All work on Hinkley Point C nuclear power station must be halted

Stop Hinkley campaigners are highlighting the significance of the report [1], ‘A Corruption of Governance?’ in relation to Électricité de France’s (EdF) new nuclear build project, Hinkley Point C, in Somerset.

Katy Attwater, Stop Hinkley’s spokesperson, said: "This scrupulously researched report shows that two of the National Policy Statements, EN-1 and EN-6 [2], approved by Parliament, are based on false information and the public has no alternative but to deem them invalid. MPs have, likewise, no alternative but to consider them fraudulent, re-open the debate and bring those responsible for this corruption to account.

“The push for nuclear through this corruption of governance is forcing a gross injustice upon the people of Britain. We have been seriously misled into believing that there is a need for nuclear power. Now it’s communities such as ours near Hinkley that are unnecessarily facing the prospect of EdF starting to dig up 400 acres of beautiful coastline in the coming weeks. This will bring unprecedented disruption to lives and livelihoods.

“The onus is on our local councils, regulators and the IPC (Infrastructure Planning Commission) to look at the implications of having been misled by the Government regarding EdF’s applications, past and pending, as a matter of urgency."

West Somerset Council had to take National Policy Statements (NPSs) into account when granting permission for the Site Preparation Works [3] that are about to start in earnest. The Planning Report states, for example, “…where the scheme conflicts with Development Plan policies associated with impacts on the tourism sector the Council have concluded that there are other material considerations, including policies of EN-1 and EN-6, which outweigh the conflict.”

In the context of these NPSs, now shown to be false, all worsk on applications [4] by EdF need to be halted and, where applicable, permissions withdrawn pending the production of revised and fully validated National Policy Statements and Guidance, based on re-consultation. To continue under these circumstances would be evidence that the corruption is spreading and would be wholly unacceptable: a further mockery would be made of democracy.

Contact Stop Hinkley Press Officer: Katy Attwater, 07980 731896,
attyhoops [at] hotmail.com

NOTES
1. ‘A Corruption of Governance’, prepared for the Association for the Conservation of Energy and Unlock Democracy had its Parliamentary launch on 31st January 2012. It shows there is no need for nuclear power in the energy mix. The report is downloadable from www.ukace.org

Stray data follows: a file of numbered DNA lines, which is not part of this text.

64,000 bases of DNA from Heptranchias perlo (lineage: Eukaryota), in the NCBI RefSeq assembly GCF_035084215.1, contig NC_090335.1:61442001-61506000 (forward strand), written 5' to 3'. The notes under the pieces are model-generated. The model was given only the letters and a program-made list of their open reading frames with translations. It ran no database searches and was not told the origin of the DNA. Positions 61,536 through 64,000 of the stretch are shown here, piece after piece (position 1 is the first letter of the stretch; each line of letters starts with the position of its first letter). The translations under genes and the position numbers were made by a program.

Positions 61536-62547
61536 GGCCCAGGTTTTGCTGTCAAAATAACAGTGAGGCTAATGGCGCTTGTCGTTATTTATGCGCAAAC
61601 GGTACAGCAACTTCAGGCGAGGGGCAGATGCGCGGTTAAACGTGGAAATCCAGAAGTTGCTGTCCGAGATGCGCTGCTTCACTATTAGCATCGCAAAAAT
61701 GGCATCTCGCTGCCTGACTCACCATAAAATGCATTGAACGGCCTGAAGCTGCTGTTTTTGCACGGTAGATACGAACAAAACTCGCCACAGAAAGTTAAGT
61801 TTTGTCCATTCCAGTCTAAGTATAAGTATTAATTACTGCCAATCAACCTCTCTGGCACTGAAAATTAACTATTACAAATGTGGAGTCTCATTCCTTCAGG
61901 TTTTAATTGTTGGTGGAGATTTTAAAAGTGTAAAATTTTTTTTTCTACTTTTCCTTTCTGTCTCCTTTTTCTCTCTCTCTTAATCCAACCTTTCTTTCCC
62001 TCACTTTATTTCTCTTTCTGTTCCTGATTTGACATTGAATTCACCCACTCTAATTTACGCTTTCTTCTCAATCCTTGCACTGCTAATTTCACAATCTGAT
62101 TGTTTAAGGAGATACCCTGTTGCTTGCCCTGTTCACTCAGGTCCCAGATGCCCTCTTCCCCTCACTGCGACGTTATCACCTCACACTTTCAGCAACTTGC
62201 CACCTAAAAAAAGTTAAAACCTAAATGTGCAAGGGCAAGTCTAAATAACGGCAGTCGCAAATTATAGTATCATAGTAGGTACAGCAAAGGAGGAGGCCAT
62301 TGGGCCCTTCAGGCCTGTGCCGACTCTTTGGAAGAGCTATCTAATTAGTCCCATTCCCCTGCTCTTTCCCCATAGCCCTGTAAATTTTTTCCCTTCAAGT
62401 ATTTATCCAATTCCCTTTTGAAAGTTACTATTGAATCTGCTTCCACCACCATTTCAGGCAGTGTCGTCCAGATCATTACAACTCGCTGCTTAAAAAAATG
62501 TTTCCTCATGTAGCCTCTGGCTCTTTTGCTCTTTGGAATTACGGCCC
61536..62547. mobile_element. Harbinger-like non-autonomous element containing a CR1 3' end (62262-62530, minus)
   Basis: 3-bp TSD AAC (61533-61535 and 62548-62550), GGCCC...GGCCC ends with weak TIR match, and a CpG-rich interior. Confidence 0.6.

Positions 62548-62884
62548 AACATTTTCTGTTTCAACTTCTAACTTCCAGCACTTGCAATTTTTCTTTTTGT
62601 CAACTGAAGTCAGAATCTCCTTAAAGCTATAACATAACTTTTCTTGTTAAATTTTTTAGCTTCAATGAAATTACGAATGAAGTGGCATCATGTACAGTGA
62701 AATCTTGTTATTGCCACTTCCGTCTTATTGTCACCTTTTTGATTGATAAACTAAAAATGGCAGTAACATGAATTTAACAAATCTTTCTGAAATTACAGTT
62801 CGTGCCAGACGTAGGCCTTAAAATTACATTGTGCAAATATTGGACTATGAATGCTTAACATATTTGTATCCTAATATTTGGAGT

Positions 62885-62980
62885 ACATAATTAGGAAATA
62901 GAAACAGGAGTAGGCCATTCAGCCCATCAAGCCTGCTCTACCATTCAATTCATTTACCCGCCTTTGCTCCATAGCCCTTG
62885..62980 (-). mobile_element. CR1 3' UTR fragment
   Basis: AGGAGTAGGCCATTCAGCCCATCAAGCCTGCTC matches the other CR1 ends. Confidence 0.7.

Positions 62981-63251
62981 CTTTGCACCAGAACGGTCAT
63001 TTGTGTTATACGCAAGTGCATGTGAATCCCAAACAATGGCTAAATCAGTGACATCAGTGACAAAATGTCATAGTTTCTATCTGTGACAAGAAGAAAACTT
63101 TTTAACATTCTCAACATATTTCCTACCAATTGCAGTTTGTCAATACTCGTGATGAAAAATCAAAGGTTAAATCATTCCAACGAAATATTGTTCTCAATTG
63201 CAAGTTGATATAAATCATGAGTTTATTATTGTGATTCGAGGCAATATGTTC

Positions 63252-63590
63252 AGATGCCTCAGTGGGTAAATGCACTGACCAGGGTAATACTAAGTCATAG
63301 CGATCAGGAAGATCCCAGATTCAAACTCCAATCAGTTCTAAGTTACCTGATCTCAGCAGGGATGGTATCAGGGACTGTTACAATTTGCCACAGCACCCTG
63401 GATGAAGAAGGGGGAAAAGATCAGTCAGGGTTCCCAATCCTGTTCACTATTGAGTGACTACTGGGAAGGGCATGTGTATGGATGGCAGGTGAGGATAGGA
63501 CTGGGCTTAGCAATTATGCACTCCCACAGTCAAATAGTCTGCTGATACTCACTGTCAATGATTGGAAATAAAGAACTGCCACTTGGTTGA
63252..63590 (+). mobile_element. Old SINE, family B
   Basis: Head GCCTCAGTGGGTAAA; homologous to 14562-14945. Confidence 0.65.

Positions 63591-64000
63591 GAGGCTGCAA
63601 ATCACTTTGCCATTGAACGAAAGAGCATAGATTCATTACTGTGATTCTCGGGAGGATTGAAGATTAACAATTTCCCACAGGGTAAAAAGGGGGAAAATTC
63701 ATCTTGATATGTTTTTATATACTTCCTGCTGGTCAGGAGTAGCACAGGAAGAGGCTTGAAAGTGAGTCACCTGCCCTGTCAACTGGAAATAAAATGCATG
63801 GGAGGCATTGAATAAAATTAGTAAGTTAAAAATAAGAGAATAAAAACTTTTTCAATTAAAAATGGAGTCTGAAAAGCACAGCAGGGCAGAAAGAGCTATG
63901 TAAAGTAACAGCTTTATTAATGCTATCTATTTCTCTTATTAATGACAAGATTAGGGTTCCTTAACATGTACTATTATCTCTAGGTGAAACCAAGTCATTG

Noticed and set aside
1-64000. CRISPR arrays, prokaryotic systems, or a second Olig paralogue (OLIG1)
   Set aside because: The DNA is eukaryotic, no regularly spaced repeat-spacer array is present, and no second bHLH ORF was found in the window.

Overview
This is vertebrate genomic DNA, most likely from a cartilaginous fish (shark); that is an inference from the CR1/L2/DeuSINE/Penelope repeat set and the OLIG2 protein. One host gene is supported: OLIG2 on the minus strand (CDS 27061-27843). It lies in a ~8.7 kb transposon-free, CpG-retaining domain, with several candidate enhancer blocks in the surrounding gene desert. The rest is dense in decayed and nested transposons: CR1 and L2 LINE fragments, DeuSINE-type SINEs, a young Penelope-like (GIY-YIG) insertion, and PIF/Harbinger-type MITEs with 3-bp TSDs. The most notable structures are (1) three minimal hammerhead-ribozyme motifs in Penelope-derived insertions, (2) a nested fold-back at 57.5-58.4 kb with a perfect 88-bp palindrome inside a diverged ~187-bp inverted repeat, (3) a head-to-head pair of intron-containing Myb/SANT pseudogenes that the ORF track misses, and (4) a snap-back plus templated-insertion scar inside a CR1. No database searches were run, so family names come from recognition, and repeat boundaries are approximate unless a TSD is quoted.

2. National Policy Statement EN–1 relates to the overarching energy strategy, and EN-6 to nuclear policy.

3. The following extracts, for example, are from the Planning Report put before the Members of WSC’s Planning Committee on 28 July 2011 when planning permission for EDF’s Site Preparation Works was granted:

2.3 Central Government Letters and Statements
The following Central Government Letters and Statements have been taken into account and given material weight in the assessment of the application proposals:

Summary of Policy and Relevance to Proposals DECC and DCLG joint letter to local authorities 16th July 2009

The Chief Planner of DCLG and the Chief Executive of the Office of Nuclear Development wrote regarding the role of local authorities in the consenting process for NSIPs. The letter provided guidance on planning applications for Preliminary Works, as well as on the materiality of the draft NPSs.

Letter to Local Authority Chief Planning Officers November 2009 Guidance provided to Chief Planning Officers on the weight to be applied to the draft NPS in planning decisions. This provided relevant guidance for applications made in advance of a DCO application under the Town and Country Planning Act route.

Preliminary Works; Planning Act 2008 – Guidance for Local Authorities March 2010

This letter from The Chief Planner of DCLG highlighted that draft NPSs may be a material consideration for local authorities when deciding preliminary works applications. (page 269)

Through the provision of mitigation and financial contributions for measures to promote and enhance tourism through section 106 obligations, it could be considered that the applicant’s proposals generally accord with Development Plan Policies.
Nevertheless to the extent that there are specific cases where the scheme conflicts with Development Plan policies associated with impacts on the tourism sector the Council have concluded that there are other material considerations, including policies of EN-1 and EN-6, which outweigh the conflict.

4. EdF’s main applications and status, lodged by their subsidiary NNB
Generation Co. Ltd., are:

Site Preparation Works at Hinkley Point C (passed by West Somerset
Council and about to commence).
Harbour Empowerment Order and the construction and operation of a 1km Jetty extending out into the Bristol Channel submitted to the Marine Management Organisation (Public Inquiry ended – Inspector’s report awaited).
Development Consent Order for Hinkley C including 2 EPR nuclear plants (application accepted by Infrastructure Planning Commission and evaluation commenced) Environmental Permit applications submitted to the Environment Agency and awaiting decisions:
o (EPR/ZP3690SY/A001) Radioactive Substances Activity - regarding disposal of radioactive waste
o (EPR/ZP3238FH/A001). Combustion Activity – regarding combustion plant to be used to provide back up electrical supply at the site Site Operator’s Licence application